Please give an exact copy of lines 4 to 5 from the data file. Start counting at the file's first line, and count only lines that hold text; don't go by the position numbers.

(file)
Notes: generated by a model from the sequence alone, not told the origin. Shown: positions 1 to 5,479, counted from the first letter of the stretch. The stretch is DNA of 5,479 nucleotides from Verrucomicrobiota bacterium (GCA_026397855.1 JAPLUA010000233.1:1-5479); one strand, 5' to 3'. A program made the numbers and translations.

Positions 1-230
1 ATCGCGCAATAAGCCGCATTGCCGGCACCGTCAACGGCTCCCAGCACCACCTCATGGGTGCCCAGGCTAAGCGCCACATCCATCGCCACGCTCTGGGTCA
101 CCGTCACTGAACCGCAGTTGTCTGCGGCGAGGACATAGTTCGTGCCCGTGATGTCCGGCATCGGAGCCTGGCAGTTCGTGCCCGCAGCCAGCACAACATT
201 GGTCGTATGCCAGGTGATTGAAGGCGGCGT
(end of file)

101 CCGTCACTGAACCGCAGTTGTCTGCGGCGAGGACATAGTTCGTGCCCGTGATGTCCGGCATCGGAGCCTGGCAGTTCGTGCCCGCAGCCAGCACAACATT
201 GGTCGTATGCCAGGTGATTGAAGGCGGCGT